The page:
Limited Features or Limited Time?

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Today we have a guest editorial from Andy Warren.

I was chatting with a software vendor recently about their decision to introduce a free but feature limited version of their product. It’s a tough decision.  Trying to put enough features in the product to make it valuable to the person downloading it, but no so good that they won’t consider upgrading to the full priced (and full featured) version as some point.

The other model we see is the full featured install that is time limited. This makes sure you see the total value of the features, but the time limit is often so short (I’d guess 14 days is average) that all it takes is an interruption or two at work and you never get to spend time with it. There are even hybrids – free with limited features but a much longer evaluation period.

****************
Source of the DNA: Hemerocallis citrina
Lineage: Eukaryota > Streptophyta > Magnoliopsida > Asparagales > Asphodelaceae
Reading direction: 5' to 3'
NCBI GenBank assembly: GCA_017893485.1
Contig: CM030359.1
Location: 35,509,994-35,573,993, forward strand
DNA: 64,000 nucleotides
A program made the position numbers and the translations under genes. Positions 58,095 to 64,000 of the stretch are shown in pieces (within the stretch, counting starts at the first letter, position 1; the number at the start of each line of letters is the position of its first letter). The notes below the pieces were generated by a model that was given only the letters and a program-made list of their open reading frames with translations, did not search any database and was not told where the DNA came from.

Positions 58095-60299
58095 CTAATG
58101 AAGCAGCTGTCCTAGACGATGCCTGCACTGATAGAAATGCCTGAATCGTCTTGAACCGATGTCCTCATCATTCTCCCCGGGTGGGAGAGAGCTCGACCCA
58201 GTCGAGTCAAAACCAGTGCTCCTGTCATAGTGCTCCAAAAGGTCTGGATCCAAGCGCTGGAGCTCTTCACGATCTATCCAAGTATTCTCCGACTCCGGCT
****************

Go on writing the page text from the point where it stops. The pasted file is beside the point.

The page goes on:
In most cases I can quickly decide if I don’t like a product using either method. But deciding I like it well enough to purchase? That takes time. It takes time for me to use it repeatedly, to solve some problems with it, time to see if it’s really solid or just a shell.

Given the option of free but featured limited, or full featured with a short time limit, which one are you more likely to try? Which one do you think gives you enough information to feel confident about recommending a purchase?

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